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The Difference Between Your Tournament Life and Tournament Equity

Wednesday, November 17, 2010
By ContraSol (PS Pro)
PS Members

I've heard the term "tournament life" used one too many times, and it's time to put an end to it once and for all. Why? Because it doesn't actually mean anything. Take the following situation:

Blinds 100/200, 200 players left, 50 places pay
Player A: 10,000 chips
Player B: 1 chip

Both players still have their "tournament lives". One of those players has a 0.00001% chance to make anything of theirs. It's an extreme example, but I've seen enough nitty play based on the false ideal of tournament life to show that this thought process is doing harm. I was playing a small $16.50 MTT at UB, and it was around the bubble. Villain raises 1/5th his stack, I re-steal with 2 cards, he folds and shows me TT. I lol'd in the chat box. He didn't want to risk his precious "tournament life" with "just" a pair of tens.

A more useful term instead of tournament life is "tournament equity". It's how much you stand to win, on average, with the current stack you have. You can never really know your tournament equity exactly, but ICM is a good stepping stone for this [it's complicated and I'm not good enough with it to explain, but if you're curious, there's Google].

Like most things in poker, it's an estimation. Often, you know exactly what happens if you call a shove and lose: your tournament equity goes to 0 (like losing your "tournament life"). The difference is, you can use this concept to find out what you stand to gain; just take the stack you'd have if you won the pot and estimate your tournament equity then. Tournament play differs from cash play here, in that not every chip is worth the same amount (ICM again). Think about it: if you win all of the chips in the tournament, do you win the whole prize pool?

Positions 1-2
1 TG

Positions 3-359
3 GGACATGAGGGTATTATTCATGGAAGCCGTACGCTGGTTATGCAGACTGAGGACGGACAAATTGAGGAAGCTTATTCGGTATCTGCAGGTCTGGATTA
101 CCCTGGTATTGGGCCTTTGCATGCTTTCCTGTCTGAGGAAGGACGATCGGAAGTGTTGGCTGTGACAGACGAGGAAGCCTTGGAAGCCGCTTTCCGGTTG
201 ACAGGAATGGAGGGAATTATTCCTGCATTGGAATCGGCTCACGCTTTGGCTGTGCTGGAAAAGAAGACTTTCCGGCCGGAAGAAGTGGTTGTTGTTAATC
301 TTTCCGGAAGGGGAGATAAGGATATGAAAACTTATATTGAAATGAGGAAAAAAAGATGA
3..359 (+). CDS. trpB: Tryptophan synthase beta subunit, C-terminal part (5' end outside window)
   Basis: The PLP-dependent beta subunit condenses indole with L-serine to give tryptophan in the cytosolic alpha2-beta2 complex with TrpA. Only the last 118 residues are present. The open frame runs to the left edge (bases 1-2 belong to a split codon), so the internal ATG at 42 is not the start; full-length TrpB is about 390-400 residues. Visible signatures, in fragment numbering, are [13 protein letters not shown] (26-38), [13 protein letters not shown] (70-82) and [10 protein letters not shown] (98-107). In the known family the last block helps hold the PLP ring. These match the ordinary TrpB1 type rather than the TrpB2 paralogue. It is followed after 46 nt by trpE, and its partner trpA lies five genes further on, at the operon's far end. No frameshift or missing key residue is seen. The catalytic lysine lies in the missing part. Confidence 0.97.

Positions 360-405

This also comes into play when you're deep into a tournament and the blinds are starting to get big. When your stack starts to dwindle, sometimes passing through another round of blinds will kill your tournament equity (by way of killing your folding equity), and you need to take action.

Thinking about your tournament life can put you in situations where you're either going to bubble or min-cash, and that's pretty much the easiest way to lose money playing tournaments. Thinking about what the play is going to do to your tournament equity can turn folds into profitable calls and marginal calls into better folds. In this game we call poker, it's all about the little things, added up over time.

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Contra

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